NEW ORLEANS -- U.S. reliance on foreign oil production could be reduced by chemically mapping the subsurface streams of hydrocarbons, amounting to tens of billions of barrels, hidden well below the Gulf of Mexico, says a Cornell University geologist.
These untapped oil and gas reserves can be found by matching hydrocarbon chemical signatures with geologic models for stratigraphic layers under the sea floor, says Lawrence M. Cathles, a professor of chemical geology at Cornell in Ithaca, N.Y.
"The undiscovered gas and oil potential of the Gulf of Mexico is very large," says Cathles. "We have produced only a small fraction, and the deep-water potential for finding more there is big. In terms of potential, it is bigger than the North Sea. It's about a big a deal as there is."
Cathles will present his findings in a talk, "Massive Hydrocarbon Venting with Minor, Constantly Replenished (Flow-Through) Retention in a 100 x 200 km Area Offshore Louisiana Gulf of Mexico," at the 225th national meeting of the American Chemical Society in New Orleans at 1:30 p.m. CST on March 27.
The northern Gulf of Mexico basin is one of the world's most active areas of hydrocarbon exploration. A study of an area of about 9,500 square miles, found that hydrocarbons currently are being naturally generated from strata deposited during the Tertiary and Jurassic periods, miles below the sea floor. Hydrocarbons are leaking through natural vents at hundreds of locations, and these vent sites have been visited and studied by Cathles and other researchers using small submarines. What makes this area offshore of Louisiana important is the presence of two types of hydrocarbon deep below the gulf floor: the deeper, early-maturing Jurassic and the later-maturing Tertiary. Each has a distinctive chemistry. As these sources mature, the hydrocarbons migrate upward toward the surface through what can be thought of as a myriad of small streams and ponds, much like a natural water system. Just how much liquid hydrocarbon is retained within this subsurface network is a matter of crucial interest, Cathles says.
More than 70 percent of the hydrocarbons that have been naturally generated have made their way upward through the vast network of streams and ponds and vented into the ocean. The hydrocarbons are digested by bacteria, which then become food for the gulf's marine life. The earlier-generated, sulfur-rich, carbonate-sourced Jurassic hydrocarbons are replaced by the shallower, later-generated, shale-sourced Tertiary hydrocarbons which fill the producing reservoirs in the northern part of the study area. This displacement of Jurassic by Tertiary oil provides geologists with a measure of the remaining untapped oil and gas below the gulf's floor.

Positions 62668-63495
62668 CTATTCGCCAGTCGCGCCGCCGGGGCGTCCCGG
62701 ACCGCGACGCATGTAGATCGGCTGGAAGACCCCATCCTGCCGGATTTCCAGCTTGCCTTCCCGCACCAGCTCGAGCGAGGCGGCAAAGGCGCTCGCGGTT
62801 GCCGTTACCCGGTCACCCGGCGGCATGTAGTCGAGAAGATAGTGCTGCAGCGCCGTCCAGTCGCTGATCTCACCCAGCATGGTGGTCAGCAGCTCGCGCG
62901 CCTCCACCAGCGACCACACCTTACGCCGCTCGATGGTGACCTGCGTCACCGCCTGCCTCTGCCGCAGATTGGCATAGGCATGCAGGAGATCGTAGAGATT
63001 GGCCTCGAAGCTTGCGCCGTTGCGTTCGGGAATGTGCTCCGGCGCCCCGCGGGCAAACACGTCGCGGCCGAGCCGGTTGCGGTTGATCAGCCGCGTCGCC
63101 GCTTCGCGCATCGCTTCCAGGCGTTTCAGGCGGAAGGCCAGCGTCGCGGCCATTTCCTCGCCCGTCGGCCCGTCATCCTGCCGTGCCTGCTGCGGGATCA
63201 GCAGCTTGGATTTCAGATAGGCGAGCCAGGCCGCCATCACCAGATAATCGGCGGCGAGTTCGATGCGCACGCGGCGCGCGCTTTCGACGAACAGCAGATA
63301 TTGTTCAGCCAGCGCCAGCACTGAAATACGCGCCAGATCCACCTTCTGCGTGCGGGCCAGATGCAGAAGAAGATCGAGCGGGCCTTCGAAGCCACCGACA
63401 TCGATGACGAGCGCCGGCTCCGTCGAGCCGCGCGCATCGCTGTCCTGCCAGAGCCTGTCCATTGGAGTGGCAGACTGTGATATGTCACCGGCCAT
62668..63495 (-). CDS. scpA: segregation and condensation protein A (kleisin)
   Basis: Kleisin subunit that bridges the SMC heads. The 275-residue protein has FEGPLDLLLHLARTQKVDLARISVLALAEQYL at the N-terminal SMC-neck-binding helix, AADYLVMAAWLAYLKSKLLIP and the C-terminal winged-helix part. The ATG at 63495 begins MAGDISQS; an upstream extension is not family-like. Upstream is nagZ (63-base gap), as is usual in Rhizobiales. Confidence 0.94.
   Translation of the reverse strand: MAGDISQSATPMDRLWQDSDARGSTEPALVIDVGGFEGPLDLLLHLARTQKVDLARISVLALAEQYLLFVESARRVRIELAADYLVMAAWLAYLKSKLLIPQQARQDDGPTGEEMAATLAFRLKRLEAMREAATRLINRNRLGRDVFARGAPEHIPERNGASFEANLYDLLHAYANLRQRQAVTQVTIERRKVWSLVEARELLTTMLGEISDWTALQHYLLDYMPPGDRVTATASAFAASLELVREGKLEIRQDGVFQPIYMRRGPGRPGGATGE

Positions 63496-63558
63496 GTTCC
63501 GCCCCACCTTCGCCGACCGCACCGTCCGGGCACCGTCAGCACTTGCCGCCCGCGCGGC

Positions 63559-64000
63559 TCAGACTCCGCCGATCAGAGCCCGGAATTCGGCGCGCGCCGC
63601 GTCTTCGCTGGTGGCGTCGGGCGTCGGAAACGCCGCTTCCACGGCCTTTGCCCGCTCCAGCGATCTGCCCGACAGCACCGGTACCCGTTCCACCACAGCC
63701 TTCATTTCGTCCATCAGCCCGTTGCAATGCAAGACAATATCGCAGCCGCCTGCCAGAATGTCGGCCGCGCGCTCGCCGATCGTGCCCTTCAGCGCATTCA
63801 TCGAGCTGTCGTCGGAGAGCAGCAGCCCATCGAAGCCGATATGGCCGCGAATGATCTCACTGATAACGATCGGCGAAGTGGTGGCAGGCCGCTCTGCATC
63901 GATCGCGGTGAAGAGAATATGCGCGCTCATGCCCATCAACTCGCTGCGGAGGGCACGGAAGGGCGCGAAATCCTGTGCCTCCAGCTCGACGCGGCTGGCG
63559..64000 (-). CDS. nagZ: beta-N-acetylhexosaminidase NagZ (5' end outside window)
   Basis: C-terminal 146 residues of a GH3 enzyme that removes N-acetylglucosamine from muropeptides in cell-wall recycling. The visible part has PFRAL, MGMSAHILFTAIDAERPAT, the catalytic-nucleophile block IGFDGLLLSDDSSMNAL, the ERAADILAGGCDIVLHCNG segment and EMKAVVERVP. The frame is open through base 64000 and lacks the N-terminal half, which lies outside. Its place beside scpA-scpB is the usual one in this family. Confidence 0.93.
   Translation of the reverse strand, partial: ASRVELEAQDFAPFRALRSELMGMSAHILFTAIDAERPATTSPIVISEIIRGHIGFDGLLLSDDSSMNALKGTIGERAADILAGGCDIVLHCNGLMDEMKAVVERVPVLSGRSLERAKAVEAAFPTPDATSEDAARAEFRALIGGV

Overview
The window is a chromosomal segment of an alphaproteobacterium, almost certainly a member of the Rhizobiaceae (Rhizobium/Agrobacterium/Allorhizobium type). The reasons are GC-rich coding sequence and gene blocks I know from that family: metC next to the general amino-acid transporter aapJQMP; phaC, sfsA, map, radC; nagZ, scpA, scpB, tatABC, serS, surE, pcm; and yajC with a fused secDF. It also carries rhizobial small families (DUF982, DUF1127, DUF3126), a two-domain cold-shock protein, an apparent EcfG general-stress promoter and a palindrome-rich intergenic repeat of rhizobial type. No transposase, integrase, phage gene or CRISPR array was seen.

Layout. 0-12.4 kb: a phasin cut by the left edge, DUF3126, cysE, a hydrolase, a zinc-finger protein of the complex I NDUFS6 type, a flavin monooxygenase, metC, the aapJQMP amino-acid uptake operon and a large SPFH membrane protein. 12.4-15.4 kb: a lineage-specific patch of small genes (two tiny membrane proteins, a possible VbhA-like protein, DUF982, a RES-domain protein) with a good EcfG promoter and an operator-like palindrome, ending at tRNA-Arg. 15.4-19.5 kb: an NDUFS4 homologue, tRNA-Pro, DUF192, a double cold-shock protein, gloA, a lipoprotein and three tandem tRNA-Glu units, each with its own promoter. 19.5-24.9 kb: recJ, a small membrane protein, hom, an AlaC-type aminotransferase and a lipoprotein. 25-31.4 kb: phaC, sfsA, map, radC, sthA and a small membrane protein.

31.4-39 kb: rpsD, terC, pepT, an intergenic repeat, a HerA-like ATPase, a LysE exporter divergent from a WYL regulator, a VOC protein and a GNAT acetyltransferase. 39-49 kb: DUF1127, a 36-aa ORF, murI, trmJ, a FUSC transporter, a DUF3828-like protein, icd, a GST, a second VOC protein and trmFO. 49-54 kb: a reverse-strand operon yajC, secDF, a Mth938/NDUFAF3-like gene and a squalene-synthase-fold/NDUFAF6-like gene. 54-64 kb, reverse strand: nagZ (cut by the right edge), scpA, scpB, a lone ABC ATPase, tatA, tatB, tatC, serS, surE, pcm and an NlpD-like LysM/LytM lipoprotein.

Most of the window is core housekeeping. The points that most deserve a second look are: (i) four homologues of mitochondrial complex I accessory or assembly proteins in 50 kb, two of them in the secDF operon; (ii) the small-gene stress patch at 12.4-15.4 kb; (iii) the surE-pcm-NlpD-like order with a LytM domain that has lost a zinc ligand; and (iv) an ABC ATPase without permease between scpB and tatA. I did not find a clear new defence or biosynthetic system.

The hydrocarbons hidden within the subsurface ponds and streams are about 8 to 10 percent of the Gulf of Mexico's total hydrocarbons. In the study area this represents about 60 billion barrels of oil and 370 trillion cubic feet of gas and is the hydrocarbon that could be extracted, Cathles says. (The remaining hydrocarbons, about 20 percent, stay stored in the source strata.)
Cathles says that the telltale chemistry of the hydrocarbons reflects the streams and ponds through which they migrated, and thus could point to the ponds that remain to be discovered and produced. Ultimately he hopes that looking at the hydrocarbon chemistry in this new way could provide geologists with accurate information on the presence and size of the deeper reservoirs. He says: "By combining chemical data from currently producing reservoirs with seismic images of the subsurface using computer migration models, drilling for new deep reservoirs can be facilitated."
Funding for the research was provided by the Gas Research Institute in a joint project with the Woods Hole Oceanographic Institution.
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